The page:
Not a Lexis+ subscriber? Try it out for free.
LexisNexis® CLE On-Demand features premium content from partners like American Law Institute Continuing Legal Education and Pozner & Dodd. Choose from a broad listing of topics suited for law firms, corporate legal departments, and government entities. Individual courses and subscriptions available.
By Stuart Colburn, Esq.
This is the second part of a three-part series on prescription drug abuse in America. Part One explained “the problem”. Part Two below identifies the “P” stakeholders involved with this epidemic:
A. Pharmaceutical Companies (Manufacturers)
Unlike illegal drug manufacturers, the pharmaceutical industry includes Fortune 500 companies which are well-respected in their communities. Drug makers spend billions in research, development, and testing, and they truly make miracle drugs that save lives. Numerous pain management medications have also improved the quality of life for millions of Americans.
Pharmaceutical companies must make a profit and create value for their shareholders. Like any good capitalist, they must create products people want. To reach their target audience and “hit their number”, they market drugs to their potential customers first using attractive drug reps visiting doctors’ offices and later directly to consumers. Profit motive leads to better drugs, but can also lead to some perversions.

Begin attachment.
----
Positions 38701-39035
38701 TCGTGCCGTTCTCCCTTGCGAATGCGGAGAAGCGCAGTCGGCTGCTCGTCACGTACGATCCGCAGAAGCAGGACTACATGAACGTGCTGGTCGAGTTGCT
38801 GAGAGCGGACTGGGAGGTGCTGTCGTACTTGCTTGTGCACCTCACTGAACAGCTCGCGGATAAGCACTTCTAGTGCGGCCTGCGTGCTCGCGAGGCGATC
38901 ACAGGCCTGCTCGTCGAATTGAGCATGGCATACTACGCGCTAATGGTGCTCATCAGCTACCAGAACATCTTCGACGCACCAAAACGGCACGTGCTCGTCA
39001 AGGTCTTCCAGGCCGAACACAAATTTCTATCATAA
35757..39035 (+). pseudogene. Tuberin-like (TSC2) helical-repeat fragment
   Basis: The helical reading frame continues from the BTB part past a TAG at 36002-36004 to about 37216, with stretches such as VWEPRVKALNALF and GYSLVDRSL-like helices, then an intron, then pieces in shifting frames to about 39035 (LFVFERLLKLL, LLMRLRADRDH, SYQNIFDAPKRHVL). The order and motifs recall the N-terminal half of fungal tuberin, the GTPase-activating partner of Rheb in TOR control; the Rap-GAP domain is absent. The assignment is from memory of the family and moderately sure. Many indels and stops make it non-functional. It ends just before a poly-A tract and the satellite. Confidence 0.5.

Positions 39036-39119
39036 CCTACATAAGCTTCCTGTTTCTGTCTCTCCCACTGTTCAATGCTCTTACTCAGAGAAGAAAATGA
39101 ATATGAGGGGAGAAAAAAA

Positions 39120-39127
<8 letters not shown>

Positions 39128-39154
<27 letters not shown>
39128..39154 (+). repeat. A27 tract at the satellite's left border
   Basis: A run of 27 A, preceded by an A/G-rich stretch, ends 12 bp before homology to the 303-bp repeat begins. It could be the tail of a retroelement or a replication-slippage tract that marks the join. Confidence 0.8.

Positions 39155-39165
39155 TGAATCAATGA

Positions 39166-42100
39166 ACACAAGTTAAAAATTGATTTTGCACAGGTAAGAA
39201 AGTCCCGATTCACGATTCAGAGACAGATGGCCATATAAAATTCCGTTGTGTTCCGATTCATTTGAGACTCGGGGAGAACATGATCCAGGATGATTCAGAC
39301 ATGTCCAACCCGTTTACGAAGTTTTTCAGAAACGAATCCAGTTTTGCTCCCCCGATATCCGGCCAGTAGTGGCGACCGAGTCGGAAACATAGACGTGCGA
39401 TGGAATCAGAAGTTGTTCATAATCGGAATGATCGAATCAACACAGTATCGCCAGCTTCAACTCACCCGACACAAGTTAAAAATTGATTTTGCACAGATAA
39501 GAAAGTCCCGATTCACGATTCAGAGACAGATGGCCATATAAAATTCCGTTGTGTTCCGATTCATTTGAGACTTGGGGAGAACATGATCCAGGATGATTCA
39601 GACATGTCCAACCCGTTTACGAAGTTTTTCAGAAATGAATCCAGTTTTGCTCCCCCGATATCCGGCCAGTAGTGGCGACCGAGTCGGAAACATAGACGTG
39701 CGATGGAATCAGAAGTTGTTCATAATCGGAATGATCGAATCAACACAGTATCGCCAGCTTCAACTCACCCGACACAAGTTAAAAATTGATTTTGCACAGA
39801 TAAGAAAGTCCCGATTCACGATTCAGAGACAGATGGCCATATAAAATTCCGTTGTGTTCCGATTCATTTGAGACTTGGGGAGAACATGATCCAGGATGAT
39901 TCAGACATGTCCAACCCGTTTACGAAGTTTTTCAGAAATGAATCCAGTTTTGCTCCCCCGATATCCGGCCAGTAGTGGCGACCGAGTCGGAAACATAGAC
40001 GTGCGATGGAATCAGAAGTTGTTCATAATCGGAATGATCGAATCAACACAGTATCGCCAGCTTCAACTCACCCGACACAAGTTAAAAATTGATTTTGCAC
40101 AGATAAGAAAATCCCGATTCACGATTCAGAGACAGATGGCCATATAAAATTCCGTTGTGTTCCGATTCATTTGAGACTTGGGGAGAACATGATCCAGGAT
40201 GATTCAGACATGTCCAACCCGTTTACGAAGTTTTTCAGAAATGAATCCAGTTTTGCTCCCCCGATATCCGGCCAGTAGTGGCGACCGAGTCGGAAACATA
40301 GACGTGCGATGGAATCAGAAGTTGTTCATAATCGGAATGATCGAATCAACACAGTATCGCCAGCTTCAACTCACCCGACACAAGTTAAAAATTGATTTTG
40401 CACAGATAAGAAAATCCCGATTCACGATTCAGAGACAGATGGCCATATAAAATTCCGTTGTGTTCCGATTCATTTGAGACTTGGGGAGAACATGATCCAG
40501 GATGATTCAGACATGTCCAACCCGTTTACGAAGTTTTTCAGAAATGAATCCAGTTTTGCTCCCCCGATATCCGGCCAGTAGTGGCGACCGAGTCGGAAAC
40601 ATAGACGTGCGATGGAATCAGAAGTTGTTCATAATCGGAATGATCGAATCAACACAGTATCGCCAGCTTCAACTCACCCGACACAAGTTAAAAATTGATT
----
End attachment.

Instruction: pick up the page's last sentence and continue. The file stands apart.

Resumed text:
The entrepreneurial healer & dispenser
Physicians are held in high regard and command significant salaries. Yet, doctors are people and often are influenced by relationships and business opportunities. One study indicated 94% of physicians had a relationship with the pharmaceutical companies. 83% of physicians receive food or drinks in the workplace, and 78% receive drug samples. A lucky 35% receive reimbursement to attend meetings, including continuing medical education, usually at plush resorts. 28% receive payment for consulting, speaking, or enrolling patients in clinical trials.
Physicians are both healers and entrepreneurs. Many in the profession view themselves as more than a provider of medical services to their patients, but rather as business professionals. Prescription drugs are one profit center.
And like any good capitalists, many doctors continually look to expand their profit centers. One company marketed on LinkedIn how doctors’ offices could expand their profit margin by dispensing drugs. Physician dispensing is a hot topic across the nation. Studies show that physician dispensing increases the number of prescriptions and the cost of those prescriptions in the states that allow it. For example, payers reimburse doctors 148% more for ibuprofen in Florida and 464% more for Soma. Louisiana doctors were reimbursed 81% more than a retail pharmacy for ibuprofen and “only” 268% for Soma.